Macrorhoptus sidalceae, a Sidalcea specialist. Photo credit: David Cappaert

We’ve learned some things about checkermallow seed predation and the scale of the problem. For example, when we dissect small samples of seed to quantify the damage, we find high seed mortality in all five Sidalcea species we have examined. We have also kept large samples of seed to study over time—to see what common and rare insects emerge from the predation process.  Besides the Checkermallow weevil (M. sidalceae), we find additional seed predators, such as Bean weevils (Bruchidae) and Anthonomus sp. (the genus that includes the infamous Boll weevil).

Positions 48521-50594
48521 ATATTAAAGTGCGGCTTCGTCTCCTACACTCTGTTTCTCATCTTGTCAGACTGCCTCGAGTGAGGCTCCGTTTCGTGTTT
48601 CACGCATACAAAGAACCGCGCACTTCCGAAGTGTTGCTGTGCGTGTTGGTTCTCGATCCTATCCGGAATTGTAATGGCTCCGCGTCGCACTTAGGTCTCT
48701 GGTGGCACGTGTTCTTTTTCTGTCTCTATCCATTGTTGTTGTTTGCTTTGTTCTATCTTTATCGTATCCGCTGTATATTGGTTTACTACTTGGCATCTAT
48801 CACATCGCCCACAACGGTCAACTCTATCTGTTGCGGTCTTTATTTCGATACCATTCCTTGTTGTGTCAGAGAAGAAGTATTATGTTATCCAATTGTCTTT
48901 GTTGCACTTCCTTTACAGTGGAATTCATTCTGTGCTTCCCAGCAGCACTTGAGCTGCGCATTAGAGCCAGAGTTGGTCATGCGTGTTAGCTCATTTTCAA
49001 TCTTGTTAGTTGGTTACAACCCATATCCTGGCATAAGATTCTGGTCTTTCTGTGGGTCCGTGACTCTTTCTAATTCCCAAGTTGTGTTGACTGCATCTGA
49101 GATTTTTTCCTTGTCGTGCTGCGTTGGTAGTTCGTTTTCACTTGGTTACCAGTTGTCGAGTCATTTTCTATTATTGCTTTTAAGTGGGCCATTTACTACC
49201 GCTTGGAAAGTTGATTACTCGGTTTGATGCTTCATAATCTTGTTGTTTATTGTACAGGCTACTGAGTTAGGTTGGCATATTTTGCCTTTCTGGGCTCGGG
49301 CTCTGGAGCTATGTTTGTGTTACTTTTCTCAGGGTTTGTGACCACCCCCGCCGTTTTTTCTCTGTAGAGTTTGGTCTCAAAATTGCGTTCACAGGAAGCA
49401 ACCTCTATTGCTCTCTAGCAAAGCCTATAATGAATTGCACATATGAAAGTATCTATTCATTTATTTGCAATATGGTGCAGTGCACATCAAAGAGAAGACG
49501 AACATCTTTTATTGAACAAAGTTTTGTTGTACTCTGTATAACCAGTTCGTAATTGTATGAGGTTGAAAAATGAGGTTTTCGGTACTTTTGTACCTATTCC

Anthonomus sp. Photo credit: David Cappaert
Bruchid, the bean weevil. Photo credit: David Cappaert

More interesting than the weevils yet are the wasps we’ve found. For most people, “wasp” suggests something large and threatening, like a yellowjacket. However, the vast majority of wasp species are tiny parasitoids that sting and lay eggs on the body of their host (like a weevil larva). Soon after, these eggs hatch and consume their host as larvae. In time, they emerge as adult wasps, ready to attack the next weevil generation.

Pteromalus sp. emerging from host in seed. Photo credit: David Cappaert